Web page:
Steve Ballmer’s Jobsian ‘vision’ is for Microsoft to work like Apple

Steve Ballmer’s latest reorganization of Microsoft “is one long homage to the Apple that Steve Jobs re-created between 1997 and 2011. Everything about the re-org sounds like Ballmer wants Microsoft to behave more like Apple,” Adam Lashinsky writes for Fortune.

“One of the key learnings of my research on Apple over the past five years has been the extraordinary degree to which Apple is organized by function. No other company its size has the audacity to organize this way as opposed to the typical corporation’s divisional structure,” Lashinsky writes. “The two most obvious examples of this are General Electric and, yes, Microsoft. GE’s aircraft and medical divisions are like companies unto themselves. Ditto Microsoft’s Xbox-purveying entertainment division.”

Lashinsky writes, “Steve Jobs hated divisionalization. He hated fiefdoms. He wanted one Apple, one strategy, one brand, one message. Software developers would contribute software across products. Finance would keep the books across product groups. And so on.”

“The under-appreciated part about how difficult this will be for Ballmer and his team to pull off is that taking a unified structural approach to a massive company requires inordinately good leadership,” Lashinsky writes. “The Stanford business professor Charles O’Reilly was adamant with me when I was researching my book that the unusual way Jobs ran Apple would only work for him. It works when a dictatorial, feared, charismatic, respected, multi-talented workhorse like Jobs is able to more or less directly oversee every important facet of the company. It also worked for Apple because Jobs ruthlessly insisted on simplicity. He wanted to attack only a few things at a time—a tremendous virtue for building Apple back from the abyss and for more than a decade after. But the act gets tougher when the company grows gargantuan and, critically, when the all-powerful wizard is gone.”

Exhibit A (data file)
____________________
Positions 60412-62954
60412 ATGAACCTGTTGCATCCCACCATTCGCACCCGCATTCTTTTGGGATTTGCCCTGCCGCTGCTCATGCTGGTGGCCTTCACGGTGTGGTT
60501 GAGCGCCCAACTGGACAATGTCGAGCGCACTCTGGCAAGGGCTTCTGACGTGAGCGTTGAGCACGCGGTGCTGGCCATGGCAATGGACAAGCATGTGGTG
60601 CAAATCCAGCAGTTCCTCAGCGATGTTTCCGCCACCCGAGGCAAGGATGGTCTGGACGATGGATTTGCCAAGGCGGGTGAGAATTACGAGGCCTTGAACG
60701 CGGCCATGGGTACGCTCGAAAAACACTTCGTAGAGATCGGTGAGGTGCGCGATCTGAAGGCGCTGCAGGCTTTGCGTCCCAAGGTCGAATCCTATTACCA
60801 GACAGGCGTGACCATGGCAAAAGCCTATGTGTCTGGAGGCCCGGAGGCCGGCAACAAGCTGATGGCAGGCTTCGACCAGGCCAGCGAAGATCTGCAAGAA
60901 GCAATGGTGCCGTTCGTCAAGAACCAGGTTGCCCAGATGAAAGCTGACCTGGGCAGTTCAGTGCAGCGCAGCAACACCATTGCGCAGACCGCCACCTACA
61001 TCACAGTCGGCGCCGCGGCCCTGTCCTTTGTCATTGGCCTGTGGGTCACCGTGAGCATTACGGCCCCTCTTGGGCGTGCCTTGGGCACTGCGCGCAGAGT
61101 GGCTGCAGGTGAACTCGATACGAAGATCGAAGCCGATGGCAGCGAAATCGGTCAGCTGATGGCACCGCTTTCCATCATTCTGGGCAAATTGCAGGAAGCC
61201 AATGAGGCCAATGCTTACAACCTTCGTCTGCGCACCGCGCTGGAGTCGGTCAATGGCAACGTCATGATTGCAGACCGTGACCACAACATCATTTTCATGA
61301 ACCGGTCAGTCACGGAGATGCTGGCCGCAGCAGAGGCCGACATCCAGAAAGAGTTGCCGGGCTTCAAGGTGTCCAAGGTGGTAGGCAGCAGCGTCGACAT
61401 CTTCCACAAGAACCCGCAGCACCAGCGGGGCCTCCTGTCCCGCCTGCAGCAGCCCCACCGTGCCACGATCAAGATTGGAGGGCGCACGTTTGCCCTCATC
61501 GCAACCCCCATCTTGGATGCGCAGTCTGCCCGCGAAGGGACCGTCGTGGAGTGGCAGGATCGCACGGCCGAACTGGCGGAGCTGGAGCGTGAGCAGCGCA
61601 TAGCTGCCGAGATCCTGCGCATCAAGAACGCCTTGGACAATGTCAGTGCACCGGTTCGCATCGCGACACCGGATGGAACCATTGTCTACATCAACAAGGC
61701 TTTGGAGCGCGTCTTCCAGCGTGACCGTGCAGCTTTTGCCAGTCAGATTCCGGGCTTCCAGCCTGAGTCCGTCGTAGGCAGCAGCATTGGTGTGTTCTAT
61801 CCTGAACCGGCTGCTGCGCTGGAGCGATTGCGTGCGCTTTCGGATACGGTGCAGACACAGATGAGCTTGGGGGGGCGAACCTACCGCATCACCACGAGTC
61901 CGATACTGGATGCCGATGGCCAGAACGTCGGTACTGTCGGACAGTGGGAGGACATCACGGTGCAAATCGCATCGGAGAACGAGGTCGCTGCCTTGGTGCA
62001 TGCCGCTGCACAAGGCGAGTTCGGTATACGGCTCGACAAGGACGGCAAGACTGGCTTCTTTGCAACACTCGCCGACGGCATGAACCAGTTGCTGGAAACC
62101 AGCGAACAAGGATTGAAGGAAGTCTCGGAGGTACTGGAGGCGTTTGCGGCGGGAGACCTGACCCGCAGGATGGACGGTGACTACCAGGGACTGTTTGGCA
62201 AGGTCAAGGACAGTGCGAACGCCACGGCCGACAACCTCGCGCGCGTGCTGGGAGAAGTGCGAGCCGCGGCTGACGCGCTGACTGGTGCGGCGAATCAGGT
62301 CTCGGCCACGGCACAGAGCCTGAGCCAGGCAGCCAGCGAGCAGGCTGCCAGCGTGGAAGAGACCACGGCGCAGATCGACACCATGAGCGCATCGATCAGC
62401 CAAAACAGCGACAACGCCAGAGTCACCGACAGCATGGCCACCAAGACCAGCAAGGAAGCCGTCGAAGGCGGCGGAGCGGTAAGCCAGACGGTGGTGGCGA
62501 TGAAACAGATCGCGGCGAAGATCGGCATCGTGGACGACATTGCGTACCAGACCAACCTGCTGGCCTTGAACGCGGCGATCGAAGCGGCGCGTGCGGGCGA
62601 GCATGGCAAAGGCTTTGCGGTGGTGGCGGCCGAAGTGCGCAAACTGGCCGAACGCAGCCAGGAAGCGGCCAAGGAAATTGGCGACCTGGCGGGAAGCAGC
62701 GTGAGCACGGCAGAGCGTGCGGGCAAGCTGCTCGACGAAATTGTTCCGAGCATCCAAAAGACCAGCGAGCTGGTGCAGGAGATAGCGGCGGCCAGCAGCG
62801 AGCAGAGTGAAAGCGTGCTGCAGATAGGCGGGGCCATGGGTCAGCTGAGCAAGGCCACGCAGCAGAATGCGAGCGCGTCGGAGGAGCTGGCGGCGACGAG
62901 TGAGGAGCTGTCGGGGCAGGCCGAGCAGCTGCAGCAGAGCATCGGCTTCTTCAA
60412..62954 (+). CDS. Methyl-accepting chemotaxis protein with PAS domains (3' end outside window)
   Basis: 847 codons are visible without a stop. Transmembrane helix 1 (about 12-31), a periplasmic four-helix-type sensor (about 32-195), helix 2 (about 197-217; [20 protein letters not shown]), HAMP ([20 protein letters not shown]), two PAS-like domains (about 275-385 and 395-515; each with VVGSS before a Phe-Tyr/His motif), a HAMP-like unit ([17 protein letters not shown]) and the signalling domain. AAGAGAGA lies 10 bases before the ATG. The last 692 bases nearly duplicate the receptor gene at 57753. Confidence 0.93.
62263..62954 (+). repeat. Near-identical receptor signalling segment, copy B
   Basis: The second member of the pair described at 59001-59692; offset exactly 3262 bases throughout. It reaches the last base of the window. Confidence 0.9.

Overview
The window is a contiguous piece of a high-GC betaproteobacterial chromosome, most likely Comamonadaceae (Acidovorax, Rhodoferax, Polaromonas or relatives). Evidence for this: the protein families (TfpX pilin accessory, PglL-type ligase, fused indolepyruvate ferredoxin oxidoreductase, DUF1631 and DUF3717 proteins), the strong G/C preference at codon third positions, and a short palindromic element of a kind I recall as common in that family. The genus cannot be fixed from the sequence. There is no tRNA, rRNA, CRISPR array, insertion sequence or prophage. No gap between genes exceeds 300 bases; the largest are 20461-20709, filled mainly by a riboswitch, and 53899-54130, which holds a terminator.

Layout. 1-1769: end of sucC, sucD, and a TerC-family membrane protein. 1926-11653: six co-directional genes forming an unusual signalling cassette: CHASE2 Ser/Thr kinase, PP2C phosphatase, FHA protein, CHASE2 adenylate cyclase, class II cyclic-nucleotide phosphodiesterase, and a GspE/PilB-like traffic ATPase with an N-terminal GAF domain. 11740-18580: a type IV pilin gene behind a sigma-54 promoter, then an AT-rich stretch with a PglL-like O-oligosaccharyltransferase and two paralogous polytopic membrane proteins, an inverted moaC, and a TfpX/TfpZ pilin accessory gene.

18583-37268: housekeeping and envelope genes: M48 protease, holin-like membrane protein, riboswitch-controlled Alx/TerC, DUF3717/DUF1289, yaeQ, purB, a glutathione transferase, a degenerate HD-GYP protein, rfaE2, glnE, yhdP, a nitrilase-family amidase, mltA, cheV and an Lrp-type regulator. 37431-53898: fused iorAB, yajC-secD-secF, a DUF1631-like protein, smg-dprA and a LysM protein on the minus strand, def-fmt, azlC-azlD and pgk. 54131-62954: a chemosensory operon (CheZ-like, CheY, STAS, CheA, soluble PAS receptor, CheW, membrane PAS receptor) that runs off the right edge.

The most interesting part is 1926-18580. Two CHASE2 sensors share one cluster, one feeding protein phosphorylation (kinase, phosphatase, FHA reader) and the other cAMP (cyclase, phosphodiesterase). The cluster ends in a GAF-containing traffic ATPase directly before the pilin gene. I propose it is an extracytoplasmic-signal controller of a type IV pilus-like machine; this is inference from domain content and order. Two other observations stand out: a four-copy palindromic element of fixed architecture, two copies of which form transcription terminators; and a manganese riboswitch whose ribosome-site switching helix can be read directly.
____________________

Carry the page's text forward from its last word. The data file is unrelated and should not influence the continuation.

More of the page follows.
Read more in the full article here.

MacDailyNews Take: We await Microsoft’s 2014 rearrangement of the deck chairs with bated breath.

[Thanks to MacDailyNews Reader “Edward W.” for the heads up.]

Related articles:
Microsoft is the new Apple – July 12, 2013
Steve Ballmer’s reorganization email: ‘One Strategy, One Microsoft’ or something – July 11, 2013
Captain Ballmer working hard on rearranging S.S. Microsoft’s deck chairs yet again – June 3, 2013
Microsoft said to again reorganize marketing operations; may include hundreds of job cuts – February 1, 2012
Ballmer rearranges the deck chairs again; seeks to get engineers into executive ranks – February 8, 2011
Microsoft rearranges the deck chairs again; reorgs cellphone, games division – May 25, 2010
Microsoft rearranges the deck chairs – February 15, 2008

21 Comments

    1. Turning nouns into verbs (we’re gonna party) and non-nouns into nouns (the un-churched, the learnings) are all the rage in popular culture. Grammarians hate it, but you can’t stop language from evolving. I predict these trends are here to stay.

  1. As Steve Jobs said, Ballmer is a salesman. Thats it.
    He isn’t a visionary charismatic leader with ideas and open thinking.
    He’s Bill Gates’s college buddy.
    Its insane to even imagine that this dullard could understand ANYTHING that Steve Jobs did or said.
    I hate even putting this moron in the same post as Steve.

  2. Ballmer recognized Apple successful therefore he wanted MS working like Apple. Except Wall Street, social medias are bashing Apple. We’re living in a crazy world.

  3. “…taking a unified structural approach to a massive company requires inordinately good leadership”

    “Inordinately good leadership” —- well there you have it, then. Three words express clearly how utterly doomed this initiative is.

  4. Apple should be proud that not only MS wanted to copy Apple structures but also Samsung wanted to copy iPhone. At the same time, there are so many people who jealous of its successes. Human are so complicated eh.

Leave a Reply to Seamus Cancel reply

This site uses Akismet to reduce spam. Learn how your comment data is processed.